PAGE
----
After intermission, the orchestra played the Dayton debut of Sibelius’ Symphony No. 7. A single movement, like a tone poem, the music was sweeping and dark but as transparent as crystal. Works such as this are true proof of our great orchestra and conductor’s talents.
The final piece was a musical bonbon, Sarasate’s Carmen Fantasy. Here soloist Rachel “let it all hang out” using her cleverness as well as her manifold talents. To add even more spice, she entered the stage in a Flamenco dancer’s dress replete with a rose in her hair.
Soirees Musicales - Spencer Myer
I have had the pleasure of hearing pianist Spencer Myer play three times in a year and a half. His debut was made at Don Hageman’s Soirées Musicales in May 2007. The following November, Myer was the soloist at the Philharmonic Classical Concert. January 10th marked his return to the Soirées.
Each opportunity to hear young, affable Spencer is a treat. He is one of those rare artists whose appeal is immediate and across a wide range of the audience. The magic of music is so complex but the result, when the magician is in full power, is simple – simply wonderful!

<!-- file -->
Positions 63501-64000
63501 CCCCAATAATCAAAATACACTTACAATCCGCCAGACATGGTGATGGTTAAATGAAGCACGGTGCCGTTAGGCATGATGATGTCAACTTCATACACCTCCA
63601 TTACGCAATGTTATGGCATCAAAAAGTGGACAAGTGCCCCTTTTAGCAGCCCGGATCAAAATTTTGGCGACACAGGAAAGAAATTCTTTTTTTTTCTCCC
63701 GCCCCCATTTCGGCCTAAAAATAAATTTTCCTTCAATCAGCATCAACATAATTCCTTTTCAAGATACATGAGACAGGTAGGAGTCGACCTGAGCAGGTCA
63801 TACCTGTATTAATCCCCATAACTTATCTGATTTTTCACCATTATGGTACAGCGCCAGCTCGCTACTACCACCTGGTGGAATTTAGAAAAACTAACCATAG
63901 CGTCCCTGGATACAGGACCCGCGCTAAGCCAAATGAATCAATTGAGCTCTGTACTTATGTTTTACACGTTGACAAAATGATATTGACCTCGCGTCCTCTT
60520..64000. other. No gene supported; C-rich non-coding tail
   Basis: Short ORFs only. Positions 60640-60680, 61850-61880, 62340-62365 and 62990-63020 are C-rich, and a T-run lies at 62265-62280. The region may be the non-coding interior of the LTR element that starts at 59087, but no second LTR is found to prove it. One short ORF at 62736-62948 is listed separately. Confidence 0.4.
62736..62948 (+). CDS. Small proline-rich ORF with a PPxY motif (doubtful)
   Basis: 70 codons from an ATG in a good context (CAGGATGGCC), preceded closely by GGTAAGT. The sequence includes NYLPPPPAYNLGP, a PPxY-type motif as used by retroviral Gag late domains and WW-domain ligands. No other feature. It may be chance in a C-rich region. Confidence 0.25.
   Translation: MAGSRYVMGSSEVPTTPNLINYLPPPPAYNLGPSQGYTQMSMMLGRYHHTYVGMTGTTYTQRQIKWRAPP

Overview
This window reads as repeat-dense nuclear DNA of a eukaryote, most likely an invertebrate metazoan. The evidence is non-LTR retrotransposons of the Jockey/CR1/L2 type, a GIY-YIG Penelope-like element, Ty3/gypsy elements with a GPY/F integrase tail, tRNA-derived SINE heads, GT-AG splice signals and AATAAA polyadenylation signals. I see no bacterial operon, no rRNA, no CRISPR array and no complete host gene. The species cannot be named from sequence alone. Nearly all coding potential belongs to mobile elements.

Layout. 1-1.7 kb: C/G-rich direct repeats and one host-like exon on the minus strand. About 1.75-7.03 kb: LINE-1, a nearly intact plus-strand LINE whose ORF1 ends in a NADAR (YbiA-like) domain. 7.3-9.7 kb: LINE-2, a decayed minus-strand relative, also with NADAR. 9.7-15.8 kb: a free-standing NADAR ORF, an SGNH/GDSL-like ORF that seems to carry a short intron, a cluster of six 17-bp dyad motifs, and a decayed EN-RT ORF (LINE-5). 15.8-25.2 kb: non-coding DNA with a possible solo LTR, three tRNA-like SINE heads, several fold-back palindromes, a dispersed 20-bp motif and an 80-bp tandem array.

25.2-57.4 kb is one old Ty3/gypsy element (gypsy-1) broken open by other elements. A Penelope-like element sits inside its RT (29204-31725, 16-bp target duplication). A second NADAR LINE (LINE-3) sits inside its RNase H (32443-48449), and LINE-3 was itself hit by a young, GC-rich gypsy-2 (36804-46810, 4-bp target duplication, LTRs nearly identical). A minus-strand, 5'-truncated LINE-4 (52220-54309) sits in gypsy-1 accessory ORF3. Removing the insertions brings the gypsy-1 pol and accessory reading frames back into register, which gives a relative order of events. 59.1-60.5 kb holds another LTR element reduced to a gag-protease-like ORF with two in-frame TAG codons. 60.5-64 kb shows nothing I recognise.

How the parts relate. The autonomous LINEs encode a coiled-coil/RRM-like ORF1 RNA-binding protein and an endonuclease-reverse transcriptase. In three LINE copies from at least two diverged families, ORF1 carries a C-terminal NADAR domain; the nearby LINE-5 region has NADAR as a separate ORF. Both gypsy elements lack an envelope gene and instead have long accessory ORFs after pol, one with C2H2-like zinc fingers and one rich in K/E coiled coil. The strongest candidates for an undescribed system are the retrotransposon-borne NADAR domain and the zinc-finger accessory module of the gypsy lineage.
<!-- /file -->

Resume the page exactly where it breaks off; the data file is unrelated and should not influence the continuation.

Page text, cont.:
Myer’s repertory is wide and deep. We have heard him play challenging works by Mozart, Brahms, Ravel, Barber and Rachmaninoff. In every work there is a clarity and special personality that is never academic, but full of life and joy.
For the Soirées recital, he chose an ambitious program including major compositions by Handel, Chopin, Albéniz, Carl Vine and Liszt. There is hardly a pattern here. Spencer selected music as fully ranging as his great talents.
The recital began with Handel’s Suite No. 2. The opening section had such clarity that one could hear a metronomic progression in the left hand while the right hand gushed with joy. Running and laughing, compelling drama and a rhythmic aria marked the rest of the movements.
The Chopin Barcarolle was a familiar theme. Played with lightness yet powerfully expressed, it was heard as if for the first time. A true first hearing, Piano Sonata No. 1 of contemporary Carl Vine, was a complex, almost orchestral tutti.
After intermission, the scene and the music shifted again. Albéniz homage to Spain, Iberia, is the soul of Spain coming from the heart of the piano. Piano Wunderkind of the 19th Century Franz List did the same for Italy with his Venezia e Napoli. It was evoked by our own Wunderkind, Spencer Myer.
Three generous encores later, the audience finally let Spencer leave the keyboard. He is one of the great pianists of our day. He will be here in Dayton many times in the future. That’s how lucky we are.